9

If all you want to change is the hash, there is no need to re-encrypt. You still have to build a new LUKS header though. Same cipher, same master key, same offset, different hash. You can try this for yourself. First we set up a LUKS device with standard settings and lousy iter counts: # truncate -s 8M /dev/shm/foobar # cryptsetup --iter-time=42 luksFormat ...


8

It's very odd to have a LUKS inside a plain crypt. Why encrypt twice? Once your filesystems are mounted, lsblk will show you what's what. NAME MAJ:MIN RM SIZE RO TYPE MOUNTPOINT sda 8:0 0 59.6G 0 disk └─sda1 8:1 0 59.6G 0 part └─md0 9:0 0 ...


8

If the decrypted volume is /dev/mapper/crypto then you can get the information with dmsetup table crypto 0 104853504 crypt aes-cbc-essiv:sha256 000[...]000 0 254:2 4096 If the encrypted volume is /dev/storage2/crypto then you get the information with cryptsetup luksDump /dev/storage2/crypto LUKS header information for /dev/storage2/crypto Version: ...


8

wipefs -a /dev/sdx only wipes magic signatures on that device, not on its partitions. So at best, it only wipes your partition table, but if you then proceed to re-create the partitions at the same offsets at before, the old data is still there. You'd have to wipe the partitions as well. wipefs -a /dev/sdx[1-9]* # wipe old partitions wipefs -a /dev/sdx ...


8

It appears that dmsetup computes its alignment from the optimal I/O size, without bothering to check that that is actually a multiple of the physical block size. As mentioned in the false warning question, this optimal I/O size makes sense due to USB constraints. So the solution is simple: use --align-payload to override the detected value. A value of 8 ...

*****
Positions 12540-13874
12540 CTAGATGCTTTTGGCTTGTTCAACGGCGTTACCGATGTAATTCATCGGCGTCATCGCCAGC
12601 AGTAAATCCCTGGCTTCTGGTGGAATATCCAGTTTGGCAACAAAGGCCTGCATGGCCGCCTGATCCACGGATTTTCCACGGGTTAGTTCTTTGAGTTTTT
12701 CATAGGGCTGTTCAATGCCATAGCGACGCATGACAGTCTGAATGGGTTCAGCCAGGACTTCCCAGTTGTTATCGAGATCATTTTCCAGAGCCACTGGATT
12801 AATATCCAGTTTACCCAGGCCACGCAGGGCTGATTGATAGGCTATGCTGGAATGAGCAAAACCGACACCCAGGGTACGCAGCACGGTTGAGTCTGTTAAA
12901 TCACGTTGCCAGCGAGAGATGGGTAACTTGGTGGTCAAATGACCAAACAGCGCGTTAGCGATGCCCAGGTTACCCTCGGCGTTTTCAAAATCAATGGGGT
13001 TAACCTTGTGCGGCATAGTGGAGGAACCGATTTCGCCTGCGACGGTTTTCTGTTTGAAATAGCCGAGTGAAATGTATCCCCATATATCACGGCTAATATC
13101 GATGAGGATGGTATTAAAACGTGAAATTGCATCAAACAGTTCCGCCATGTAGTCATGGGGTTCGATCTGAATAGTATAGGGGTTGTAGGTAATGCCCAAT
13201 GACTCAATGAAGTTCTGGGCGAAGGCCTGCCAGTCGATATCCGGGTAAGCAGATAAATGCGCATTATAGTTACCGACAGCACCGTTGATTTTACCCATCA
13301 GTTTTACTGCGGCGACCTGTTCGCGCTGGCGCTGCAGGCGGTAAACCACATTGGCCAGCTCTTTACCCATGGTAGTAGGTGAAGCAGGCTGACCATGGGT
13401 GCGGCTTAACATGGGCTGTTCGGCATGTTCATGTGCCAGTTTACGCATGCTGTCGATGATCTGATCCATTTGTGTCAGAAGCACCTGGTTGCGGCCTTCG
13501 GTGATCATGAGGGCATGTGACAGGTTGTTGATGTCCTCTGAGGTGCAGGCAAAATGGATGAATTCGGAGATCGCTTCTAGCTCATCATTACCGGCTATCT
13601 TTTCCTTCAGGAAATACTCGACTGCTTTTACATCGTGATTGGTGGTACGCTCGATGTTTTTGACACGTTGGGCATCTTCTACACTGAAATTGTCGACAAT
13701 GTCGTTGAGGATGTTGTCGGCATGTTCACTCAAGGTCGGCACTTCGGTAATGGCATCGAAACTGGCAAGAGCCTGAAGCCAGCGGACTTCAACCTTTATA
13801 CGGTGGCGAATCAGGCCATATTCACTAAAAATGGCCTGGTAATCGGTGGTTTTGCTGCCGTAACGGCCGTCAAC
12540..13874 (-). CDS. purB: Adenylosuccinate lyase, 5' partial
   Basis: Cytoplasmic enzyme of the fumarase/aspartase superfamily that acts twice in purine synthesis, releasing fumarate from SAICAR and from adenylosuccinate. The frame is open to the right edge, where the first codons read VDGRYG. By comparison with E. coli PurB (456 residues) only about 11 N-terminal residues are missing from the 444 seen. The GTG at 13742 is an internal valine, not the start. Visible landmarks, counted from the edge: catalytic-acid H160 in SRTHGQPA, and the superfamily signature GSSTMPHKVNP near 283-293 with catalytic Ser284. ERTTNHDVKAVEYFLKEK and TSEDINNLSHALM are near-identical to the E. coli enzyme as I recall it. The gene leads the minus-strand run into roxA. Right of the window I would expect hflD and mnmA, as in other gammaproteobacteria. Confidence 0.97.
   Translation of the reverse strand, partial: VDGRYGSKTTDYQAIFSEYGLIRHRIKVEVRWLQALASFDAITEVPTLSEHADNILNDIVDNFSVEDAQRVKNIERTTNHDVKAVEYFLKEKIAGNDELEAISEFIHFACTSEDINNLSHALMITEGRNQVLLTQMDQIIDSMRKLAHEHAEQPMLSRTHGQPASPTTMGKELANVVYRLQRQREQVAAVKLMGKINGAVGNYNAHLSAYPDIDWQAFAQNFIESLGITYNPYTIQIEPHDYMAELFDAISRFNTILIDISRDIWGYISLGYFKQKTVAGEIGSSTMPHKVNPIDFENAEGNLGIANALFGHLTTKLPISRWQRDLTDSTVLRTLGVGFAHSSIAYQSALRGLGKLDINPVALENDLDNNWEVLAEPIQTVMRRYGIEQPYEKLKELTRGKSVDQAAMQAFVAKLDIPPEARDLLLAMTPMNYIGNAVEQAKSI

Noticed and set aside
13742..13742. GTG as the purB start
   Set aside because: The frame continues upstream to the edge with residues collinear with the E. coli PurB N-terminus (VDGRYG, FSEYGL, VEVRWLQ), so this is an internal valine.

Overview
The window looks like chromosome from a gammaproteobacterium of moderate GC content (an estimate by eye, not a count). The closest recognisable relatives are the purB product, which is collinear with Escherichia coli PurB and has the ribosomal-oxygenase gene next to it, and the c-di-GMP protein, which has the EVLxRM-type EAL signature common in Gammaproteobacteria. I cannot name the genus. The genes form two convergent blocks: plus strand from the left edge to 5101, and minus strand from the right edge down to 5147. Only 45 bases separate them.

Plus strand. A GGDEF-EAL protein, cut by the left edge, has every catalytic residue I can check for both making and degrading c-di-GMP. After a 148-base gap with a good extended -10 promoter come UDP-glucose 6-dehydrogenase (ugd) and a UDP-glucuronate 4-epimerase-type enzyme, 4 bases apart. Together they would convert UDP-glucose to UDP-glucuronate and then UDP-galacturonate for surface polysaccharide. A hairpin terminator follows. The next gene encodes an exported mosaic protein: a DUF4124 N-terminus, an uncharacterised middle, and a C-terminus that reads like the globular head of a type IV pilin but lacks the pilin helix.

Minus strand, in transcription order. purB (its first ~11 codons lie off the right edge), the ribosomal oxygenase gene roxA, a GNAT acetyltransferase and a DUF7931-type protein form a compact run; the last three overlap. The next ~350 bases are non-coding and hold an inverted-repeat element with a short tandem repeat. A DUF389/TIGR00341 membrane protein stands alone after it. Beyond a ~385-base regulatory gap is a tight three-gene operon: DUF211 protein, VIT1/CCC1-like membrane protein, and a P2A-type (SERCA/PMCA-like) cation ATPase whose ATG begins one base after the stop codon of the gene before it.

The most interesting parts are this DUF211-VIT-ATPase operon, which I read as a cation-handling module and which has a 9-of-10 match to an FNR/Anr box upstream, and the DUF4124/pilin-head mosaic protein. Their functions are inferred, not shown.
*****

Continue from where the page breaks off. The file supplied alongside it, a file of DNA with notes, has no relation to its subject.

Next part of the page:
7

Your approach looks good. Some remarks though: If you want to encrypt rootfs, you'll need to use initrd (to have some minimal unencrypted system that will process the encrypted partitions). If the USB device is removable, both initrd and kernel can be stored on the USB to heighten tamper resistance (supposing you make sure the USB won't get into ...


7

You can use /lib/cryptsetup/scripts/decrypt_derived in your crypttab to automatically use the key from one disk for another. The decrypt_derived script is part of Debian's cryptsetup package. Small example to add the key from sda6crypt to sda5: /lib/cryptsetup/scripts/decrypt_derived sda6crypt > /path/to/mykeyfile cryptsetup luksAddKey /dev/sda5 /path/...


7

I've implemented support for storing your LUKS key in TPM NVRAM, and RHEL6 happens to be the one platform where all features are fully tested, see this post: [1] https://security.stackexchange.com/a/24660/16522


7

The simplest method is to make the backup system independent of the encryption system. Create an encrypted volume for the backup. Mount both the original volume and the backup volume, and run your favorite filesystem-level backup software. Besides the simplicity, an advantage with this method is that the backup volume doesn't have to have the same size and ...


7

For the prompt to work, you need to add -t. ssh -t root@host cryptsetup luksOpen /dev/thing luksthing (It also works if you just type out your password when it's "stuck" waiting for input, but it will echo in your local terminal.) Alternatively, piping the passphrase works well enough: echo -n 'password' | ssh root@host cryptsetup luksOpen /dev/thing ...


Only top voted, non community-wiki answers of a minimum length are eligible